Are you prepared to see little increase in your Social Security benefits?
- November 18, 2016
- Social Security
Are you prepared to see little to no increase in your social security income over the next 10 years? The Social Security Administration announced the cost-of-living increase for 2017, and it is a paltry 0.3 percent, which follows last year’s 0 percent increase.
Over the past seven years, the average cost-of-living adjustment (COLA) increase has been 1.2 percent, less than half the average 3 percent increase from 2000 to 2009. I think this trend is going to continue due to low inflation. But here’s the problem: once you turn 65 you also start drawing Medicare, and your Medicare premiums start going up.
However, are Medicare premiums going up or are healthcare premiums the ones that are rising? With Obamacare, there is an average 25 percent increase in Obamacare rates, which isn’t Medicare but is still considered an increased healthcare cost in our system. As a result, your Medicare cost is probably going to go up.
Luckily, there is a hold harmless clause with Social Security if you are having your Medicare premium deducted from your Social Security paycheck. This clause states that your Medicare premium can’t go up more than your Social Security increase. In other words, your net benefit, which is your Social Security minus your Medicare premium, can’t go down. This applies to married couples that make less than $170,000 dollars or single people making less than $85,000 dollars. If you are over those amounts, or are not drawing Social Security, then you are not protected by the hold harmless clause.
Also, your Medicare premium has to be deducted from you Social Security check. This affects us in two ways. One, if you are in that hold harmless clause, this year the Medicare premium is expected to go way up again after last year’s 20 percent increase. We are expecting 25 percent increases to Medicare premiums. After factoring in rising Medicare premiums, along with a .3 percent increase in Social Security benefits, you’re not going to see an increase in your check. I expect to see this as the norm for the bulk of the next 10 years.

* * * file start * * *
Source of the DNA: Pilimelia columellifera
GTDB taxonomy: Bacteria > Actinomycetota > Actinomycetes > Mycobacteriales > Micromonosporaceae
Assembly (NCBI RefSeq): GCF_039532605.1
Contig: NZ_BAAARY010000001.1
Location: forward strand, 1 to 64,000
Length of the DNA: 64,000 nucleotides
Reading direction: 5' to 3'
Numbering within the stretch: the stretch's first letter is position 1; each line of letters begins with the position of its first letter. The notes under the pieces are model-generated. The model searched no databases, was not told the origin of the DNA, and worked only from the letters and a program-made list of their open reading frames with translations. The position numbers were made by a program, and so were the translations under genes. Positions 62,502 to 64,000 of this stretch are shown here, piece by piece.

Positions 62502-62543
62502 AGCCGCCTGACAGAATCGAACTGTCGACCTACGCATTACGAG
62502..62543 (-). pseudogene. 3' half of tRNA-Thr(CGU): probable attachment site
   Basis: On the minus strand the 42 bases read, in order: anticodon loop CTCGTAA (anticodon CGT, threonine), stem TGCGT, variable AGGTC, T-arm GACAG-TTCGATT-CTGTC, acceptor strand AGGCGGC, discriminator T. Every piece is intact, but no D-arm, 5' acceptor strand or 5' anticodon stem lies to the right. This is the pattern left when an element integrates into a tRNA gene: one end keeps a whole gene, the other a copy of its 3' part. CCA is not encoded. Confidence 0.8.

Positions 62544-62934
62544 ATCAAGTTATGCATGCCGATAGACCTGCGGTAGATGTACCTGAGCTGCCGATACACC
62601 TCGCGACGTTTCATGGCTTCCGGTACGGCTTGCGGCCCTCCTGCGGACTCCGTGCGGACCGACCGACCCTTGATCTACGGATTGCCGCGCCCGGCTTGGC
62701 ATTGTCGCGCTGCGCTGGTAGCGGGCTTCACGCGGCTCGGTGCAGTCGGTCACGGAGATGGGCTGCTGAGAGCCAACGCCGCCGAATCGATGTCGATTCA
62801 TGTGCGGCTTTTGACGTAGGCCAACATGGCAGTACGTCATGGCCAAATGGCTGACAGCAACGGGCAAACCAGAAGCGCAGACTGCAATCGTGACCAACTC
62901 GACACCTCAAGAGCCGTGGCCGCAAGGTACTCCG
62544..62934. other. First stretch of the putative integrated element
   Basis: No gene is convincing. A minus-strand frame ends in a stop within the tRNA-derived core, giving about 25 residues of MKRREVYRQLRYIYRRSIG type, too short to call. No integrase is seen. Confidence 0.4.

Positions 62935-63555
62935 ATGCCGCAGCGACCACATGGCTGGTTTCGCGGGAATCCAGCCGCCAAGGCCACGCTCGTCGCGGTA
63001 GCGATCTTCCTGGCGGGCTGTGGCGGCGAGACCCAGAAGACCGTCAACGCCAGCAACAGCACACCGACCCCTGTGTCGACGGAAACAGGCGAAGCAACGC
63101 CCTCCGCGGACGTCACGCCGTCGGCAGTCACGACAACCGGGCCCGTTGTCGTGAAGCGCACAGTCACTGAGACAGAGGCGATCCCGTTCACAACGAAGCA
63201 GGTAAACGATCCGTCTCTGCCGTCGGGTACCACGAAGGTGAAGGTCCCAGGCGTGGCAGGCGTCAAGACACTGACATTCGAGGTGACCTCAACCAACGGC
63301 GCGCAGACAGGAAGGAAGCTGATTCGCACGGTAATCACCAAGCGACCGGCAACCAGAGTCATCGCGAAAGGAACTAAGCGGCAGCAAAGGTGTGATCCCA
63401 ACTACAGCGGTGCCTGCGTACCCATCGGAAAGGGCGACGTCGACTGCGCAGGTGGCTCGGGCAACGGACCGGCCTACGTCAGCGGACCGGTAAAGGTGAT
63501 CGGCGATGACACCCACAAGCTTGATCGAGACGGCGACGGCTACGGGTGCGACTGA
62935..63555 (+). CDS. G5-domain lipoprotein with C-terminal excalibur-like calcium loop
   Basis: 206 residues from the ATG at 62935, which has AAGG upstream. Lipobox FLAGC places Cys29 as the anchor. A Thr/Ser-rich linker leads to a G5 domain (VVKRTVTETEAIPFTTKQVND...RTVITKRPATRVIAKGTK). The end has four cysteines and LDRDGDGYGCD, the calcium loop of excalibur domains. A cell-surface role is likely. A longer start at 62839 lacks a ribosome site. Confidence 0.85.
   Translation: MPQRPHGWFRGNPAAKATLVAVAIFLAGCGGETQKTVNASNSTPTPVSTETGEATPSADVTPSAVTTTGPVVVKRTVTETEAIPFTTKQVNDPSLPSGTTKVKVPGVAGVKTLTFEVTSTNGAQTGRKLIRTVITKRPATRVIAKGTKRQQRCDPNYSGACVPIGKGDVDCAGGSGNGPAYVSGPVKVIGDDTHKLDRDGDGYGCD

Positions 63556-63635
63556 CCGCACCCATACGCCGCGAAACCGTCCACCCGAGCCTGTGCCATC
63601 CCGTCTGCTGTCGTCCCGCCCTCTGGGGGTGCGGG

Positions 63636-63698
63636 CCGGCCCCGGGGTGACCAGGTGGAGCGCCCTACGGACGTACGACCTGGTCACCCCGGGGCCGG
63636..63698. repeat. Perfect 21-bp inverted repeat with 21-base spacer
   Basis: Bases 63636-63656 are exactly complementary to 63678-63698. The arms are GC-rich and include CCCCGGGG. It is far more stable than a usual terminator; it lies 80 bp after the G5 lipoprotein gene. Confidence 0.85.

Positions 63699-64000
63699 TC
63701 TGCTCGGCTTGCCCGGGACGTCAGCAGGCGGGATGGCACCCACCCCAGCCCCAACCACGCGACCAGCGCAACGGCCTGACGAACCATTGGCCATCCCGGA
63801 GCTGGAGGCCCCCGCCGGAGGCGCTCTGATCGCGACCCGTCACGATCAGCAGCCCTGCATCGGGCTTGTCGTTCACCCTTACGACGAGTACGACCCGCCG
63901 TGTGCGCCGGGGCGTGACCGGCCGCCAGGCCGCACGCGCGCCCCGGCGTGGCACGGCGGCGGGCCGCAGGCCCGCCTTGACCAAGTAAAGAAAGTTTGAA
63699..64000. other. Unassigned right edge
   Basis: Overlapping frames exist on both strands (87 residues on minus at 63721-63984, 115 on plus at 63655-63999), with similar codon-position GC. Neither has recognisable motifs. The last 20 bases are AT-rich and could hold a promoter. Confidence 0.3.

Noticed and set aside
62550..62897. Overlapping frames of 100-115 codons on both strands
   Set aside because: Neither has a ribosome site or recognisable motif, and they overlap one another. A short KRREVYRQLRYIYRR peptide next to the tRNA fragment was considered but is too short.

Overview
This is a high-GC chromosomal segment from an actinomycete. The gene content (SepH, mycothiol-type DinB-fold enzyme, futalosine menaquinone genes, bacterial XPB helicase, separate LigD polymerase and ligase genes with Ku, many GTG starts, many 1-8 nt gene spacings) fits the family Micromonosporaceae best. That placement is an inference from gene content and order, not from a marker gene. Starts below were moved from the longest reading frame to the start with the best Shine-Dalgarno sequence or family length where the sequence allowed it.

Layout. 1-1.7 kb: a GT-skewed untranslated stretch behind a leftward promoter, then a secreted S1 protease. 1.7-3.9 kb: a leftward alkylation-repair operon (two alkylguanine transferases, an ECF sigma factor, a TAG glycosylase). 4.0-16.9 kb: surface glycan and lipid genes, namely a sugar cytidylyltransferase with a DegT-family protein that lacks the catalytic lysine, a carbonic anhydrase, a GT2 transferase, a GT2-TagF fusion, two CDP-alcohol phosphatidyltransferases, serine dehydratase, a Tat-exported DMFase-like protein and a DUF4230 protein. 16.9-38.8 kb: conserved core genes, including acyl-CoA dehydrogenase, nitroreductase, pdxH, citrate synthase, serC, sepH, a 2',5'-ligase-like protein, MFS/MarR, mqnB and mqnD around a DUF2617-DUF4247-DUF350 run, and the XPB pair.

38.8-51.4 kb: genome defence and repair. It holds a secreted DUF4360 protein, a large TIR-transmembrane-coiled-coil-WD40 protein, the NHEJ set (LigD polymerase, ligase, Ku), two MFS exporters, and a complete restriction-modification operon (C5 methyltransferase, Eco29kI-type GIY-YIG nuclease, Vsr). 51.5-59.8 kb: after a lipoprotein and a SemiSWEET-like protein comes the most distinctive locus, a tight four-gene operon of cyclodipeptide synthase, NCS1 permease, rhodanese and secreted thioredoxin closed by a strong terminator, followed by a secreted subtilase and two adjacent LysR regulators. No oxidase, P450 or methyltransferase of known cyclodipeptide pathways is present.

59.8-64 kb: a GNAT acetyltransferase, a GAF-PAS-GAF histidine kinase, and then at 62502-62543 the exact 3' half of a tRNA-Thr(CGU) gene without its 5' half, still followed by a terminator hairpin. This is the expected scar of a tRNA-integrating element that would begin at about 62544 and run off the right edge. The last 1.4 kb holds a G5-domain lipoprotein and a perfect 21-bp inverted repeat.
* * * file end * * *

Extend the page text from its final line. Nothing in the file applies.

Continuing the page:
Most people aren’t going to see a net increase, but those that are over the $170,000/$85,000 income thresholds are going to see huge Medicare premium increases. They’re talking about the Medicare premiums going up to $149 per month, from $121 last year.
That’s dramatic. What this means is that you aren’t going to see increases in your net Social Security benefit, probably for the next decade. If you have a pension, does the benefit go up with Social Security? In Oak Ridge, the DOE and Y-12, there’s no cost-of-living adjustments. Once you start retirement, it’s never going to go up.
What is your plan to fight the ravages of inflation? To be clear, from ages 65 to 95, you don’t really need to keep up with inflation. Your spending is going to decrease anywhere from 10 to 30 percent from ages 65 to 95. For most of you, it’ll decrease about 20 to 30 percent. So, you don’t necessarily need to stay with inflation but you do need to see some increases in your income. Do you have a plan in place to fight that, understanding that your net Social Security benefit is largely not going to go up within the next 10 years? Be sure you’ve accounted for that in your financial plan because every year things cost more. I call inflation the cholesterol. It’s the silent killer. It inches up year by year, and you wake up 10 years from now and ask “Where is my income going? I’m not making enough money, and I can’t make ends meet.”
Make sure to plan to have increasing income that is reasonably secure as you move forward, especially in this low-inflation environment.